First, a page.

Does collaboration mean you have to listen to everyone? Nope.
One of the problems with collaboration is that everyone involved believes they are entitled to their say in the project. However, just because you’ve shared your opinion doesn’t mean people are going to listen to it.
According to author and master marketer, Seth Godin’s recent blog post – just because everyone is entitled to their opinion it doesn’t mean that you should listen to it. He writes about how we need to be more selective when listening to other’s opinions.
Here are some suggestions of when it may or may not make sense to act on the opinions of others
Lack of Standing
According to Godin, if you are “not a customer, a stakeholder or someone with significant leverage in spreading the word” you should be ignored. I know what you’re thinking, harsh right? Well Godin acknowledges that and says “If we’re going to do great work, it means that some people aren’t going to like it. And if the people who don’t like it don’t have an impact on what happens to the work after it’s complete, the only recourse of someone doing great work is to ignore their opinion.”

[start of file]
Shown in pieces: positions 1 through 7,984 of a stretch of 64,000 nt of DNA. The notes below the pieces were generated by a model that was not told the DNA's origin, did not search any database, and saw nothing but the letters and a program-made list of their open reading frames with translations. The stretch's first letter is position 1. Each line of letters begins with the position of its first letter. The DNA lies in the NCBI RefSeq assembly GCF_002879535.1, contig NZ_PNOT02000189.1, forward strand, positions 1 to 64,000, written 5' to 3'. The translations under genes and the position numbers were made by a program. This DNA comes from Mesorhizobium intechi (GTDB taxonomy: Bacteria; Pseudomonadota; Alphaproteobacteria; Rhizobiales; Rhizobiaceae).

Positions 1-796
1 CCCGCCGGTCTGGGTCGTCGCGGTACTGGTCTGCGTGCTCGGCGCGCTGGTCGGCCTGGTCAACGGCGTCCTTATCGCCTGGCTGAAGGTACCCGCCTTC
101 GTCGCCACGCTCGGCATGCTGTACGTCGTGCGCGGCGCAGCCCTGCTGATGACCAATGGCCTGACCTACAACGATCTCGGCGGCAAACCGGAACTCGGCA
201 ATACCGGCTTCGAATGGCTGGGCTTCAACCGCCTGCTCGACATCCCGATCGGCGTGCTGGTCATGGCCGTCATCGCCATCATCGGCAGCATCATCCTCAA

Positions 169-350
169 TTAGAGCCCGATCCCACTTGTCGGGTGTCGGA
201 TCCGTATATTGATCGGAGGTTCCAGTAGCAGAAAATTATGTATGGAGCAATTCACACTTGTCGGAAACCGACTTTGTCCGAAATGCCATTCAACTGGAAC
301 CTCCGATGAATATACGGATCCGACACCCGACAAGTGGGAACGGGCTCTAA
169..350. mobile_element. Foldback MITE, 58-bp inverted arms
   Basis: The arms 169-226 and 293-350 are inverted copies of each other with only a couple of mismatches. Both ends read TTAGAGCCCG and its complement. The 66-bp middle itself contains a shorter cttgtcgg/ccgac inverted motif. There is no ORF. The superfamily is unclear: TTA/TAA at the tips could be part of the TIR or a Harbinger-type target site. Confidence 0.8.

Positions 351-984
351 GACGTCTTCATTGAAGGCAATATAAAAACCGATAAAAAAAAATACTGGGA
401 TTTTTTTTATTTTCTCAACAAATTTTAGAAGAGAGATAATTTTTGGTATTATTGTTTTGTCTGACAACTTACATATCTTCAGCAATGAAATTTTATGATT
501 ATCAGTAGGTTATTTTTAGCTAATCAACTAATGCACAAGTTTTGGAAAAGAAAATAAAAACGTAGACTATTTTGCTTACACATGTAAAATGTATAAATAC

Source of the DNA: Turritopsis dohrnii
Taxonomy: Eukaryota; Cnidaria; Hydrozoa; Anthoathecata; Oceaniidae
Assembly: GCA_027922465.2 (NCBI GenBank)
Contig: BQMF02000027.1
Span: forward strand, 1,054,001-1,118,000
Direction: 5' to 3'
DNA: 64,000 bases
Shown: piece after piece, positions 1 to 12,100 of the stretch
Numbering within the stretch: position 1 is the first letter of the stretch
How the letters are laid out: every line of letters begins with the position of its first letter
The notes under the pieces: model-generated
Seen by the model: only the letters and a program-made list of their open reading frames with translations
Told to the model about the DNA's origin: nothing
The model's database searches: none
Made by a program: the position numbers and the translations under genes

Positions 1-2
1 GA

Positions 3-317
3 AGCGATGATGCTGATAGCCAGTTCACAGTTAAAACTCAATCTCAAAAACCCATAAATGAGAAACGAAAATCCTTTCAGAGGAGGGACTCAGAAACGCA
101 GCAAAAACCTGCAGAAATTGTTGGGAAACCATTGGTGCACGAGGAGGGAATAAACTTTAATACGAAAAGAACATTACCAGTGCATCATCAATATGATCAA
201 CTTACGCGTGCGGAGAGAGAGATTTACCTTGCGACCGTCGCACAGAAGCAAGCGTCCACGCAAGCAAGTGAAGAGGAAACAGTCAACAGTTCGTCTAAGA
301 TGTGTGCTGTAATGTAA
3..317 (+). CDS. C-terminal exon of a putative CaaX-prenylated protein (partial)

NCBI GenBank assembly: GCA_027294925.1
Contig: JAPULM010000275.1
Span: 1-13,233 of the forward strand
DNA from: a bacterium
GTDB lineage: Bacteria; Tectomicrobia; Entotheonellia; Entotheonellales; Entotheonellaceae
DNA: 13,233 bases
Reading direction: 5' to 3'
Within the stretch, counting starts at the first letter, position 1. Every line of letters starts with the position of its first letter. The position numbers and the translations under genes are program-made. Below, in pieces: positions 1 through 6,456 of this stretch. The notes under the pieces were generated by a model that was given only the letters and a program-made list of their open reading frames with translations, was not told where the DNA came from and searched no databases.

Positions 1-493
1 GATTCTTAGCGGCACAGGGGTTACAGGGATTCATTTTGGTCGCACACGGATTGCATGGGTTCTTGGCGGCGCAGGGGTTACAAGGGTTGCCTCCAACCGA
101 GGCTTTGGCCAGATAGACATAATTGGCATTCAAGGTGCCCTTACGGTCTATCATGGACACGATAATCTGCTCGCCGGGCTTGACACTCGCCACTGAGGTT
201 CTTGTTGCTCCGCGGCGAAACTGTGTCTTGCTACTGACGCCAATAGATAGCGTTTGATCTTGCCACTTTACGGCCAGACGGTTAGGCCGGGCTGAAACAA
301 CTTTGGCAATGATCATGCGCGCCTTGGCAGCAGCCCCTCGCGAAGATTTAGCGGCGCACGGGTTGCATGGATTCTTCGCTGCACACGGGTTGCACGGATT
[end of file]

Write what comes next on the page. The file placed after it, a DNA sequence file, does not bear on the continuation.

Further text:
Godin believes that “an opinion needs to be based on experience and expertise.” He writes about the importance of filtering out the noise from the “people with a history of bad judgment” or “who have limited experience in the market”. Saying, “They’ve disqualified themselves because the method they use for forming opinions about how the market will respond is suspect.” However, “if you have a track record of matching the taste…of my market, then I very much want to hear what you think.”
What do you think, should we filter out others’ opinions?
Or by only listening to “experts” will we miss out on some potentially good advice?